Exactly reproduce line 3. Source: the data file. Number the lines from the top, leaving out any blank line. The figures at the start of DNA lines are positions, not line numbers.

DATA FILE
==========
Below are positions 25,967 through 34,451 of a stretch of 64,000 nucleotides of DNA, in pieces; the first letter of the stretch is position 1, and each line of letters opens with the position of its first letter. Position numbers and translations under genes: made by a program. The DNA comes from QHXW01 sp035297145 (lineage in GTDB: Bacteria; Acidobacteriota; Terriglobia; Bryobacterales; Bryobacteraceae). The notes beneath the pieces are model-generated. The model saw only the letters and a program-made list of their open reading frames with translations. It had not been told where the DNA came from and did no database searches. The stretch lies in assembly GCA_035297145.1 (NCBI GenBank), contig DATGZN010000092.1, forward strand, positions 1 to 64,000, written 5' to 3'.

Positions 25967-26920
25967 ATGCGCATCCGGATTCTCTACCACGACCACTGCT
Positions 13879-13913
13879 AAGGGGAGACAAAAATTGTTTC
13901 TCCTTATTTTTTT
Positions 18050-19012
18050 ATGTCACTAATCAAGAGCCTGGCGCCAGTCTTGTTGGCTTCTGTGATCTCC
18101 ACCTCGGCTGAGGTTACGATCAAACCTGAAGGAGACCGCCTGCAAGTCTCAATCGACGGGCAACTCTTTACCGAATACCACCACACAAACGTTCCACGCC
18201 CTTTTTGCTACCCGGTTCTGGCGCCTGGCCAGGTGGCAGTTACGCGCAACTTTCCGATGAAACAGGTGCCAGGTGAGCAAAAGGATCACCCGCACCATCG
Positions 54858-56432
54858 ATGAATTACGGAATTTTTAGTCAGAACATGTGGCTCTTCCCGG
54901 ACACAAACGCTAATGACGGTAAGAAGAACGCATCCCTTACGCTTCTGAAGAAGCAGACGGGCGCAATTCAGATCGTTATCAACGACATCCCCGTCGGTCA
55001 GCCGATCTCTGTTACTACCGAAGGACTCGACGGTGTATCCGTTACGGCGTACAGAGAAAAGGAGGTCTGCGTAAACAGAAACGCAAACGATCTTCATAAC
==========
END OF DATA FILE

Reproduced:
25967 ATGCGCATCCGGATTCTCTACCACGACCACTGCT